Lawyers don’t have to be involved

Having a written legal agreement ensures that both parties are on the same page. Many people believe that it’s expensive to draw up a legal document and that lawyers have to be involved. Small businesses don’t need to be crippled by legal fees in order to trade on a sound legal basis. The truth is that in many situations a standard legal contract purchased on the internet will do the job without having to see a solicitor.

Even a simple agreement written by yourself is better than no agreement at all.

A written contract not only protects you if something goes wrong but it helps things from going wrong in the first place by clarifying expectations and preventing misunderstandings.

Price and payment

What should the contract include?

One of the most important clauses in a contract is the price for the goods or services being provided. Nearly all contract disputes involve money, so price and payment should be clearly defined. There may be other things to consider in addition to the contract price. These could include:

Is part of the price to be paid up front?
What happens is payment is not made on time?
Is interest to be charged on late payments?
Is there a cancellation fee if the client cancels after work has begun?

Description and scope of the work

The contract should clearly state the description and scope of the work to be provided. Many contracts leave this vague to allow flexibility but this can lead to misunderstanings, so be as precise as possible about the job.

Terminating the agreement

Another important clause in any written agreement is a termination clause which sets out the circumstances in which the agreement can be terminated and what should happen in the event of termination. So if one party breaches any of the terms and conditions of the contract, the agreement provides that the other party will be paid for any work done and expenses incurred up to the date of termination.

How do I make the contract legally binding?

We receive many enquiries at Clickdocs from customers asking how they make their agreements legally binding and do they need a solicitor to do this. The simple answer is that once the agreement is signed by the parties they are legally bound by it. If one party breaks the agreement, the other party has a legal right to enforce what was originally agreed. This includes all the terms and conditions of the contract.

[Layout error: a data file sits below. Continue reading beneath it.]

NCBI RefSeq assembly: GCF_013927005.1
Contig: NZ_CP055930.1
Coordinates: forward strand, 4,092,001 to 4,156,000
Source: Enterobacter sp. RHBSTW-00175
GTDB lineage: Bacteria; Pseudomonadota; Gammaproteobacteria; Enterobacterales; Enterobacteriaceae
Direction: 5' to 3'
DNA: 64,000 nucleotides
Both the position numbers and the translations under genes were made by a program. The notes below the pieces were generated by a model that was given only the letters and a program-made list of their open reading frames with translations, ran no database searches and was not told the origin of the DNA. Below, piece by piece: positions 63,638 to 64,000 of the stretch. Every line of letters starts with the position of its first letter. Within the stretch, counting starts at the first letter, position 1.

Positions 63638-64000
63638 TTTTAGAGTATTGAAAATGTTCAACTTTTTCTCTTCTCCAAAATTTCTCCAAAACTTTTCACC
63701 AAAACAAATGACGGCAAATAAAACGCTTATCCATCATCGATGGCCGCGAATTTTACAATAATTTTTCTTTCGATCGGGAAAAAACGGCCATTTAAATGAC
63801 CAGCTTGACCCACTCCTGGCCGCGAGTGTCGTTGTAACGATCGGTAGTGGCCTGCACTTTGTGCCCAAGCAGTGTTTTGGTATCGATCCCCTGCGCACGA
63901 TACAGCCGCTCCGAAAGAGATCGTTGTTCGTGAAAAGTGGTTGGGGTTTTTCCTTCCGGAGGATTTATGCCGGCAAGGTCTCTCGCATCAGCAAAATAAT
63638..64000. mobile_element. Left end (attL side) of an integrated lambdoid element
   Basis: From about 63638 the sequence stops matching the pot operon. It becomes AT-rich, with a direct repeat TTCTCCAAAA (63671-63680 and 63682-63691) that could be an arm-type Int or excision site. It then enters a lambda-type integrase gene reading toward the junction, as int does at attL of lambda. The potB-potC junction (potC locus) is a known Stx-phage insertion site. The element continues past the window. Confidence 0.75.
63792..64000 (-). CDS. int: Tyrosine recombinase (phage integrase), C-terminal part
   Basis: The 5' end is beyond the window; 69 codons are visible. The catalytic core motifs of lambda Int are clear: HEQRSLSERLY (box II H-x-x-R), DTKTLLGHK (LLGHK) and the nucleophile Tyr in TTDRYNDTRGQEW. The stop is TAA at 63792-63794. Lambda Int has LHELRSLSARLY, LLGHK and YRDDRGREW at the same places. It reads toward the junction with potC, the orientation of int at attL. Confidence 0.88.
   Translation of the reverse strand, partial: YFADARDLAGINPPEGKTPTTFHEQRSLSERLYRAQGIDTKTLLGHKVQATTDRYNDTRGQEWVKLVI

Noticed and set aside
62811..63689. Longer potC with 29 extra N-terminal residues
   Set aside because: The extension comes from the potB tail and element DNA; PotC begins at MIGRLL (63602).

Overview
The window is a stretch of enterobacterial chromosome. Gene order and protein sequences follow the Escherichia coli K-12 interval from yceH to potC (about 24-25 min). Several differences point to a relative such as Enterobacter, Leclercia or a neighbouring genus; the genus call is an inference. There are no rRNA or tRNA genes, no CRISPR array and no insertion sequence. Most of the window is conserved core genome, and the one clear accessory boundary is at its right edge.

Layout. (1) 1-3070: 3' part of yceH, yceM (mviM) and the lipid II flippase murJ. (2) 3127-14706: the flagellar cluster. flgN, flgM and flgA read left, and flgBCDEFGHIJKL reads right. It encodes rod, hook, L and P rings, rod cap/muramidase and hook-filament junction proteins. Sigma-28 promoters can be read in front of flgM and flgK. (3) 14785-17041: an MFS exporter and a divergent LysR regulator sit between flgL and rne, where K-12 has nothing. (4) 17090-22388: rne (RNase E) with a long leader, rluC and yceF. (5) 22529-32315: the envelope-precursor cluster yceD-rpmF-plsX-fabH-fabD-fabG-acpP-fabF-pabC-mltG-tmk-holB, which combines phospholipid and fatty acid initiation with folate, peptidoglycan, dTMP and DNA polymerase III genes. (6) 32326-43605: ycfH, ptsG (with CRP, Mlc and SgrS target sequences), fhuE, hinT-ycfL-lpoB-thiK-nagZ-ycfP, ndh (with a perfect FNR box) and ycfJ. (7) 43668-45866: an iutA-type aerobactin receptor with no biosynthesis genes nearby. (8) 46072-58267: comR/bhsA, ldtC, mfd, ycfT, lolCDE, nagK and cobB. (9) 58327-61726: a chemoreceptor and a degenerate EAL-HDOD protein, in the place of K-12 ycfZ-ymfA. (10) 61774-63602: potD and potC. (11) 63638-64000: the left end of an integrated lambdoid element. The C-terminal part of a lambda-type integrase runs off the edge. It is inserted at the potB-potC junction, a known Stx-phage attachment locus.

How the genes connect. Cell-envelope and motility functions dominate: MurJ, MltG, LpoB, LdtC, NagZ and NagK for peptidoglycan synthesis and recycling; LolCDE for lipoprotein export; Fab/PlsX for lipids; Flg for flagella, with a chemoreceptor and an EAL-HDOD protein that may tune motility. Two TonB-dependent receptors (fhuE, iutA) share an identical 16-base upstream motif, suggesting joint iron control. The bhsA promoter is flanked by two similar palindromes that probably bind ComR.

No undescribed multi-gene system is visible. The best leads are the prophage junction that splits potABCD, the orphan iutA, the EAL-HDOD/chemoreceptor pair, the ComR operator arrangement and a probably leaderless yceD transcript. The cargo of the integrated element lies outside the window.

About the author: Sarah Gill is a legal blogger for, one of the UK’s leading providers of online legal templates.  Clickdocs offers a wide range of legal documents for small businesses including: company formation, standard terms and conditions, employment contracts and policies and more.

Actionable Financial Advice for Startups

Wednesday, March 25 at 11:09Finance | Start-Up Support

If you’re a budding entrepreneur with aspirations of starting your own business, there are a number of things that you’ll need to consider before embarking on a new venture. The most important of which is the finance needed to set up a business and to make it work.

Below we have outlined the areas of finance that you’ll need to keep in mind when setting up a new business, the financial aspects of running a business, as well as the finances associated with hiring employees.

Starting out

One of the common causes for the failure of new businesses is the simple fact that they run out of money. In order to avoid finding yourself in this predicament it’s imperative that you make financial planning a priority when making the decision to start your own business.

Start by creating a plan that covers the first 12 months of your business (this is often the hardest time). Focus on financial projections and forecast the expenses of setting up the business, any ongoing costs (office rental, IT, HR, etc.) and the time it will take to recoup this capital. You need to be aware of the resources needed to stay afloat if things don’t go to plan, as well as having the resources available to pay suppliers.